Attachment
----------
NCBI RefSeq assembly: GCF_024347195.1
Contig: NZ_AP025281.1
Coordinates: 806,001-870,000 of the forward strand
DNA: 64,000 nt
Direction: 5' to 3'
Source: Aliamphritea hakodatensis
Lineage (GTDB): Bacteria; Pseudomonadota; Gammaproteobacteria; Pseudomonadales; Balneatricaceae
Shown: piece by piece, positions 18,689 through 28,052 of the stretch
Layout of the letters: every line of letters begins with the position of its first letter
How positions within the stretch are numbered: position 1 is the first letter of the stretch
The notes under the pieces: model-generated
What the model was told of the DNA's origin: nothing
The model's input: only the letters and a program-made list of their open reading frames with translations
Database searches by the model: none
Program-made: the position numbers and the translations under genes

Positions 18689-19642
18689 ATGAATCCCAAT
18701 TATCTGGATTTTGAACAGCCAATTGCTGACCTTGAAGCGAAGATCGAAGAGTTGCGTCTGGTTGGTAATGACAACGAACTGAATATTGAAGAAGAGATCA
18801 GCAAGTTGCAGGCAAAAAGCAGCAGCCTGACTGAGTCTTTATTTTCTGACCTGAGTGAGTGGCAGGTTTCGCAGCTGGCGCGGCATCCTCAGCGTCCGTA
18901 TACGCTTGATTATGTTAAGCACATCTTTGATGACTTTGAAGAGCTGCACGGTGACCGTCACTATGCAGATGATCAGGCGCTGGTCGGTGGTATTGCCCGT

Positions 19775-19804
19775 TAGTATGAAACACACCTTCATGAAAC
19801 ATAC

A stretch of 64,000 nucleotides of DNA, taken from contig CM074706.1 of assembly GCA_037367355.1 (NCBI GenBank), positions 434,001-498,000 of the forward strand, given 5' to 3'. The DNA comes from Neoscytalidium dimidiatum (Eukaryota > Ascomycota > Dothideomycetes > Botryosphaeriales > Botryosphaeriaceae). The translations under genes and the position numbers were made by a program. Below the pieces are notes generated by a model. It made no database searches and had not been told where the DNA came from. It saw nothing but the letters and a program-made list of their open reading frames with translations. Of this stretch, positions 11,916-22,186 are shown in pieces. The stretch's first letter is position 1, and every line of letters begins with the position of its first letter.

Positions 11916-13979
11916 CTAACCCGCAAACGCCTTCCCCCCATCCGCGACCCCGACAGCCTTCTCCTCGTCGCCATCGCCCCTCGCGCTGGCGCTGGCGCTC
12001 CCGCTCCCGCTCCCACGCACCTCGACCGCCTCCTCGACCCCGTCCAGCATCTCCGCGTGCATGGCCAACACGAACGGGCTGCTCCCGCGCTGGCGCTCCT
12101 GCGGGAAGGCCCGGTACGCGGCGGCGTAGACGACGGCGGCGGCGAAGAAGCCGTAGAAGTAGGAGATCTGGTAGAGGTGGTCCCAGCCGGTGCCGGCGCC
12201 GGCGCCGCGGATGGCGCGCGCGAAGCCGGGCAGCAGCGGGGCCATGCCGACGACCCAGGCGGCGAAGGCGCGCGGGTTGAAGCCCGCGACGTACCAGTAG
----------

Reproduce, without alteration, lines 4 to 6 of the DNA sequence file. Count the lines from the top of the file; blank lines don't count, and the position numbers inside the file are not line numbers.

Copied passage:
DNA: 64,000 nt
Direction: 5' to 3'
Source: Aliamphritea hakodatensis